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US to lead oil output growth through 2030: ConocoPhillips chief economist

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US to lead oil output growth through 2030: ConocoPhillips chief economist


Global oil demand expected to rise modestly to 2030

Refining capacity will adapt to lighter US crudes

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Washington — The US will lead global oil production growth for the next decade, and tight oil can continue to grow beyond the 2030s even moderate prices, ConocoPhillips chief economist Helen Currie told S&P Global Platts Tuesday.

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ConocoPhillips expects OPEC net production growth of 2 million-3 million b/d during the next decade, while non-US/non-OPEC oil output will remain "a very big part of meeting the world's energy needs" during that period, she said.

"We find plenty of projects that can be developed at a moderate price level," Currie said of the global supply outlook through 2030.

ConocoPhillips expects modest global oil demand growth through the next decade.

US crude exports will keep rising as domestic production grows. They may face constraints at various times as Gulf Coast infrastructure is getting built, "but we don't foresee those being permanent issues," Currie said. "There are plenty of projects along the Gulf Coast."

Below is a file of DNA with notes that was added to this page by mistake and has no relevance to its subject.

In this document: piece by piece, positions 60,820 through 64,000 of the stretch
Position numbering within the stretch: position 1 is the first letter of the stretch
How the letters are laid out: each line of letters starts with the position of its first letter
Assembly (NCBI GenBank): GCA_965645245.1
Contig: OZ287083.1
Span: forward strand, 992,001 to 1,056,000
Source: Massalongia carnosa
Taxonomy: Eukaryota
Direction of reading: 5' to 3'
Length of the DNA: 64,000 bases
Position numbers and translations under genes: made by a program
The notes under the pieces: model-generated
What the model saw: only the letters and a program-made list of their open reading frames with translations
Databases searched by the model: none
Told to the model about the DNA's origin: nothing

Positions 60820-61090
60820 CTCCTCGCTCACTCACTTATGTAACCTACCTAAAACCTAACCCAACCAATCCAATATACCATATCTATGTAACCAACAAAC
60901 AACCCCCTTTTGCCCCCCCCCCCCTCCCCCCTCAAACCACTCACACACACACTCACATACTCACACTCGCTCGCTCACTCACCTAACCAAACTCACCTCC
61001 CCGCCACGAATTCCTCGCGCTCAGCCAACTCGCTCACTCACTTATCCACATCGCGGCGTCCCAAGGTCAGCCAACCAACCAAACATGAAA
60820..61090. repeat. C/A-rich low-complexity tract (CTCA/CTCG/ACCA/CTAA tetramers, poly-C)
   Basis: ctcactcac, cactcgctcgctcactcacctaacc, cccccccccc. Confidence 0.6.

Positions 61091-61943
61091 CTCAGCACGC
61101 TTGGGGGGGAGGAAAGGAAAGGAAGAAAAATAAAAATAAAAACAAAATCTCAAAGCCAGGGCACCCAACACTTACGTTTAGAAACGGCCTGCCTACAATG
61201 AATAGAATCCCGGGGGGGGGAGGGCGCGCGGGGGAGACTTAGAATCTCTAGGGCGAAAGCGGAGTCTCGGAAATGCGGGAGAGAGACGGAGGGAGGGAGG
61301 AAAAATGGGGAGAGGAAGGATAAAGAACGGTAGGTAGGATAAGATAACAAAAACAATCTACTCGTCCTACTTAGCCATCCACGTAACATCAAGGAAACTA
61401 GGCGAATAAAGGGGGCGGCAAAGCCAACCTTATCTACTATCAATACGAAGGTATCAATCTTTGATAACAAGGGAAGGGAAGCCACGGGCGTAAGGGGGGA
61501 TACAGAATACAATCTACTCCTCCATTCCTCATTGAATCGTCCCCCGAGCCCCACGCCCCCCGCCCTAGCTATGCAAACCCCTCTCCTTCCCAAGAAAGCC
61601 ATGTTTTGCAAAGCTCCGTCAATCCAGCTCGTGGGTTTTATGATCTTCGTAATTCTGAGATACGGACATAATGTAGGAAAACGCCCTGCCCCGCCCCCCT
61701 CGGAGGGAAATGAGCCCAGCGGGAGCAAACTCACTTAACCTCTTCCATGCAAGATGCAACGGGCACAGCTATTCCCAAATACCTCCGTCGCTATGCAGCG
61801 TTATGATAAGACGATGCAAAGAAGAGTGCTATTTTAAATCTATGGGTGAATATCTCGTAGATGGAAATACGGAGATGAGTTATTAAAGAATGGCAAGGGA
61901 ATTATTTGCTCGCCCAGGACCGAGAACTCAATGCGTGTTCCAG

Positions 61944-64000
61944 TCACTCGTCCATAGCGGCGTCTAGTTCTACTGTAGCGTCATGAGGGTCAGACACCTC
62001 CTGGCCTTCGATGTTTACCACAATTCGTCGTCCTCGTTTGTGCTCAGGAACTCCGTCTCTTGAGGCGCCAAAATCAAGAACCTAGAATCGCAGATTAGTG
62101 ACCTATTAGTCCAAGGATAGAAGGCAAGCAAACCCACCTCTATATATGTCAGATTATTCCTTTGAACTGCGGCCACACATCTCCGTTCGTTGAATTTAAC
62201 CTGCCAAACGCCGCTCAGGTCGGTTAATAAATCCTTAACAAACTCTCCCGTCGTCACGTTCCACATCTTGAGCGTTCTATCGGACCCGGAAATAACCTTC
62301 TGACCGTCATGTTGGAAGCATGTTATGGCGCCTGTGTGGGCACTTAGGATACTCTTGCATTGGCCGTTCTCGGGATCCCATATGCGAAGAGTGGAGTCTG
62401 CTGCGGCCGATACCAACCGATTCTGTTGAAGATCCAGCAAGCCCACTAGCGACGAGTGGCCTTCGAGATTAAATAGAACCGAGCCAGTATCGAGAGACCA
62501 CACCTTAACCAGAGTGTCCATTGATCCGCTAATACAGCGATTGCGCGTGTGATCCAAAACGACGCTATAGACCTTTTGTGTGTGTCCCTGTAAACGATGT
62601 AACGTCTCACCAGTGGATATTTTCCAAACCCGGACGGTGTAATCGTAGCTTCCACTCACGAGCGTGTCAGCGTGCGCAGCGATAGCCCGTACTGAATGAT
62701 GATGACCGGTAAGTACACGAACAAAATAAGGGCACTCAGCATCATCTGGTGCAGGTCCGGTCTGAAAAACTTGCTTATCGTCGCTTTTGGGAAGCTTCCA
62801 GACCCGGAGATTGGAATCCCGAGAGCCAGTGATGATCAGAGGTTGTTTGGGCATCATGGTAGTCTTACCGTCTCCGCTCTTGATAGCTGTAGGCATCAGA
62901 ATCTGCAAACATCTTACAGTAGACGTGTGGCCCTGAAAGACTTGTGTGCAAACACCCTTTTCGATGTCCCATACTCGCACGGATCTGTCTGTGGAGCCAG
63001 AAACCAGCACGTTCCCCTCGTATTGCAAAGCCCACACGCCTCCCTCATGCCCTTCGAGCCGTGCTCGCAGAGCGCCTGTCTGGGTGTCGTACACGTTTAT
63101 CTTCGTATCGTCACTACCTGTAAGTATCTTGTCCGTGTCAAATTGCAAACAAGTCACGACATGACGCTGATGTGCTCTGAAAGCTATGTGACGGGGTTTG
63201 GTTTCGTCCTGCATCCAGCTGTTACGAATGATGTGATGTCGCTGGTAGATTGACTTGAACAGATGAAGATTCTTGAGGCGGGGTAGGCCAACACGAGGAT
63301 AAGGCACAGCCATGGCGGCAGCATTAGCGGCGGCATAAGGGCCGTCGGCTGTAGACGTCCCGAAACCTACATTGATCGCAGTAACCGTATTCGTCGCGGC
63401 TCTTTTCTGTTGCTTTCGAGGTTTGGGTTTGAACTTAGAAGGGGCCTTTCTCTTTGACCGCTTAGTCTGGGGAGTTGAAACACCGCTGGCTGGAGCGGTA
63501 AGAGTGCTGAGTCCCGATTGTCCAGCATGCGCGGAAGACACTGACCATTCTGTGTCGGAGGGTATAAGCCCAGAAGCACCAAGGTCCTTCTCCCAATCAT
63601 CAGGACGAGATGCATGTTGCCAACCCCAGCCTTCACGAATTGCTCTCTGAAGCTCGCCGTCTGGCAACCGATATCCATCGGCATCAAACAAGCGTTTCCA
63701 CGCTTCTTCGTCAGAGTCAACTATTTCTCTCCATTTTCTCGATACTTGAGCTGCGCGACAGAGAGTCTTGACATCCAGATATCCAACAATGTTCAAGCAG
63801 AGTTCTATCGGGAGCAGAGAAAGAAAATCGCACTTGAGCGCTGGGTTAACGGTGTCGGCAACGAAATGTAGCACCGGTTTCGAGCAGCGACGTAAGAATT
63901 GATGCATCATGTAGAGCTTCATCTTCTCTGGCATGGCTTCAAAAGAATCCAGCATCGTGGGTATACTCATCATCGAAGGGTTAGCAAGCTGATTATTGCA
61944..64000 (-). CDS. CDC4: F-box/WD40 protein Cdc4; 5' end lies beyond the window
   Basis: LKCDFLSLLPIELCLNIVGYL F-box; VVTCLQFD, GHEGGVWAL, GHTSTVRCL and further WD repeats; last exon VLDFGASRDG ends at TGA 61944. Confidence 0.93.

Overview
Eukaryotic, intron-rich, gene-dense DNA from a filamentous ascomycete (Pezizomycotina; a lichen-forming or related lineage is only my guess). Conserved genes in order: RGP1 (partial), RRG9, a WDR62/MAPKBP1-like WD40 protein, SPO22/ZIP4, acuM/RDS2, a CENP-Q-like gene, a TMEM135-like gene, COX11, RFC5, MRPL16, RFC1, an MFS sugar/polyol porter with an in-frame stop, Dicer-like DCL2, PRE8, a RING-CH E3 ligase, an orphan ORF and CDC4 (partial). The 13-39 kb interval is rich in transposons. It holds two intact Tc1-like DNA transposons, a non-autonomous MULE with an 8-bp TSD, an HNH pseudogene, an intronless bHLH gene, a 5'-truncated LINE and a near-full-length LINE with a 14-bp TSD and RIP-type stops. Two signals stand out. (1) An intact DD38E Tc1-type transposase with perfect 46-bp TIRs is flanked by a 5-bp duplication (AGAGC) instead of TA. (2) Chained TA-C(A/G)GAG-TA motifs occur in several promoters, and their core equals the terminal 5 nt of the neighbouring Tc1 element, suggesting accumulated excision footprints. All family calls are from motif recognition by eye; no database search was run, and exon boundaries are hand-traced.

While some analysts have questioned whether global refining demand can support the growth in US light crude being projected, Currie said she sees growing domestic demand in the form of announced expansions by Gulf Coast refineries and petrochemical plants.

"We are seeing signs of growth in refining and processing capability in the US for the lighter ends," she said.

ConocoPhillips also expects higher demand for US condensates and NGLs from buyers in Europe, Latin America and Asia.

"We think that will continue to grow. ... There's definitely appetite for light US molecules in the Asia market," she said.

Currie shared a more detailed oil market outlook Monday at the Center for Strategic and International Studies during a briefing held under Chatham House rules. She released some of the findings to Platts Tuesday.

-- Meghan Gordon,

-- Edited by Richard Rubin,